An earlier article opposing the idea of black Confederates is not online, nor are this month's letters reacting to the article. One of them is referenced by editor Keith Poulter in his editorial, however:
One of our correspondents in this issue’s Crossfire column expresses the view that for any historian to claim that an issue is definitively settled is a mark of arrogance. And he explicitly points the finger at Bruce Levine’s conclusions regarding “black Confederates” as an instance of this.Poulter then explains why that arrogance rule does not apply to him and concludes "I find myself regarding Sasquatch and black Confederates in much the same light."
Poulter's discussion of evidence confuses me: "...there are instances where the evidence is so overwhelming that, after careful consideration, only those with a perverse axe to grind will fail to acknowledge it. Such a case, I believe, is the one concerning black Confederates."
He has confused arguments with evidence and might better say "...there are instances where the argument is so overwhelming ..."
Evidence is what it is; you evaluate it on its own terms. This evidence does not negate that evidence (except in rare cases of forensics) but this evidence can weigh more heavily than that evidence. Or there can be more of it. The major part of the discourse is arguing how and why you weigh the evidence that you do the way you do. To take a short cut through that tangle by resorting to polemic is not history but pure Usenet horrorshow.
Poulter refers readers to a retort from his author, Bruce Levine, responding to correspondence criticizing his debunking of black Confederates. Poulter says, "don’t take my word for it [on the subject]. Simply read Bruce’s letter in this issue, with an open mind, and draw your own conclusions."
That letter is a polemic. It compares Levine's critics to "phony seers, psychics, levitators, spoon-benders" but that's not the main reason it cannot help Poulter. Instead of addressing the strongest evidence there might be for black Confederates, Levine (appropriately) answers pell mell whatever points writers to the letters column chose to make in their attacks on his work. Levine's hodgepodge is a rant keyed to whatever the letter writers imagined to be evidence and argument.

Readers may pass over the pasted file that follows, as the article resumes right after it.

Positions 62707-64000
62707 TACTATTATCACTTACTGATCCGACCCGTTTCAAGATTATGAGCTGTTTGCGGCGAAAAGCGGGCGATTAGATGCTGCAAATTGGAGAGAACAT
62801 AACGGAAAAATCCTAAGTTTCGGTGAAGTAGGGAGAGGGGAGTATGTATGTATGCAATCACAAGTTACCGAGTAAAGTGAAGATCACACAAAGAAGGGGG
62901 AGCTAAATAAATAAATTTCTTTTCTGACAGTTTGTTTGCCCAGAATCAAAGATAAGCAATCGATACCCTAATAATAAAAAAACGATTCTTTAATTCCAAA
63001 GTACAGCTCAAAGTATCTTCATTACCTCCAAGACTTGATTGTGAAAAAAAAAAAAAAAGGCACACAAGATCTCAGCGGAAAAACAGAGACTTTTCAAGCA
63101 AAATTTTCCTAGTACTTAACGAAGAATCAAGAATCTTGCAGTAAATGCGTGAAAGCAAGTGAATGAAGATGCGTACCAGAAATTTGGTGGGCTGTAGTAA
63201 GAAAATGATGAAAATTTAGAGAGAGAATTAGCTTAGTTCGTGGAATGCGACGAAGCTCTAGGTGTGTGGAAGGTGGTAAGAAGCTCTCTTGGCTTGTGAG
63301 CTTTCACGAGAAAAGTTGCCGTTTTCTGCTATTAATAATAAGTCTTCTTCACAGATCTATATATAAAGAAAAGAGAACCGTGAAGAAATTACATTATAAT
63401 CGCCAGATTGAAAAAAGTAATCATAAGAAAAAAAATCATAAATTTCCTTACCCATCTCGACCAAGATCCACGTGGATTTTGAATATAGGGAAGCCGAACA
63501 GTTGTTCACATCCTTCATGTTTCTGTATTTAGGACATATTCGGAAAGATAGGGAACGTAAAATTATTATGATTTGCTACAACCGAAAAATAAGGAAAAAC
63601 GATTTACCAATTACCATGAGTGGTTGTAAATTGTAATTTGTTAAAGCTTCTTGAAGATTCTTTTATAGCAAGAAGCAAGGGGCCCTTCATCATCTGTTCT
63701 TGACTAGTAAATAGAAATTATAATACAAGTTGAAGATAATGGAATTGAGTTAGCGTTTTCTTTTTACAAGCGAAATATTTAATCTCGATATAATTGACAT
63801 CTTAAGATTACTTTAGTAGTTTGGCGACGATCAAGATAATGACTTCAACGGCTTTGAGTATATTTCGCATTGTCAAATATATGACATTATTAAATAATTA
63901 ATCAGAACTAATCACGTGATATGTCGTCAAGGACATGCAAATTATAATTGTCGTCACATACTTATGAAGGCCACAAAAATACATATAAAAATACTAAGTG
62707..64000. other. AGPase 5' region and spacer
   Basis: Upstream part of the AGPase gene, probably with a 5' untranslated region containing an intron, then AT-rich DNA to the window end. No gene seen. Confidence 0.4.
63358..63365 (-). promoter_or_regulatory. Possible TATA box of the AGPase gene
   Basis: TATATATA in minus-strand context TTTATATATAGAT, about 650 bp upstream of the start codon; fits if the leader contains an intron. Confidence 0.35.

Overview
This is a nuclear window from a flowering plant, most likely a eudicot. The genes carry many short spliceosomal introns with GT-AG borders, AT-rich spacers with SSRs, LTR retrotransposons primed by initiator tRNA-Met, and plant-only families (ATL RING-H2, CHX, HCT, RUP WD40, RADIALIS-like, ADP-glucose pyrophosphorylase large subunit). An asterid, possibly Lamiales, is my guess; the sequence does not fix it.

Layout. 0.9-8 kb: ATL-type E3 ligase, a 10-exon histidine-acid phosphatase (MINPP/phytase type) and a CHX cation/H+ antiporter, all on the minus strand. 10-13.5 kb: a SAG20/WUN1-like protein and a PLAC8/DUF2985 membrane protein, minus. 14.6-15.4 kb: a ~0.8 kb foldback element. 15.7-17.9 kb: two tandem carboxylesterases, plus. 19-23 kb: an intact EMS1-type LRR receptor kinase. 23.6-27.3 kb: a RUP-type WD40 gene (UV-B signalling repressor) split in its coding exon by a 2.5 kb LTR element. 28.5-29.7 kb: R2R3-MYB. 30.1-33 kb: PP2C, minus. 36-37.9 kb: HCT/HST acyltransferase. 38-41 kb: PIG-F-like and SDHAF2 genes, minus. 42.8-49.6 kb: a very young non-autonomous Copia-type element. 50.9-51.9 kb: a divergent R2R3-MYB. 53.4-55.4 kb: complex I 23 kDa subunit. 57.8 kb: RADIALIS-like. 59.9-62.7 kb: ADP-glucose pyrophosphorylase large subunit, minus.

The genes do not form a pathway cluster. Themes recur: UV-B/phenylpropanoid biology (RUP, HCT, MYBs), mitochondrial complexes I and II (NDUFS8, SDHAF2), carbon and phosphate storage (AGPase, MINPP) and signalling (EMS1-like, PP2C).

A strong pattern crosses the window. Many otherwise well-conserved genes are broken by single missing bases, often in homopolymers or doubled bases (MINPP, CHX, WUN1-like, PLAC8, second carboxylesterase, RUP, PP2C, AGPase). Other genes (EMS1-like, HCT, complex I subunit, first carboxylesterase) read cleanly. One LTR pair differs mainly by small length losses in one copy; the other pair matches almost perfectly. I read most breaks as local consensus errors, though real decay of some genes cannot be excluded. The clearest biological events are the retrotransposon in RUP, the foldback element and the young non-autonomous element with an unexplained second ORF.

An editor has to understand the difference between evidence and argument and, if he wants to close the door on a subject, as he does here, he has to first analyze the evidence with us, his customers, and then make his case to us, the customers.
I am not interested in the subject of black Rebels, I'm interested in evidence handling and the behaviour of an editor of a popular Civil War magazine. This is not Kevin Levin or myself sounding off in a blog about how we feel about a body of nonfiction; N&S is a forum that aspires to the production of useful history.
As editor of CWBN, I am aware of the relevant titles: Black Southerners in Confederate Armies; Black Southerners in Gray; Black Confederates; Black Confederates and Afro-Yankees in Civil War Virginia. These are "sitting ducks," all lined up for serious analysts. They marshal evidence - whatever it is - and make their case - as best they can. Address that case. Analyze that evidence. Stop flaming your own readers.
You don't get to sit on the sidelines and jeer, Poulter. That's my job. Your part is the hard work.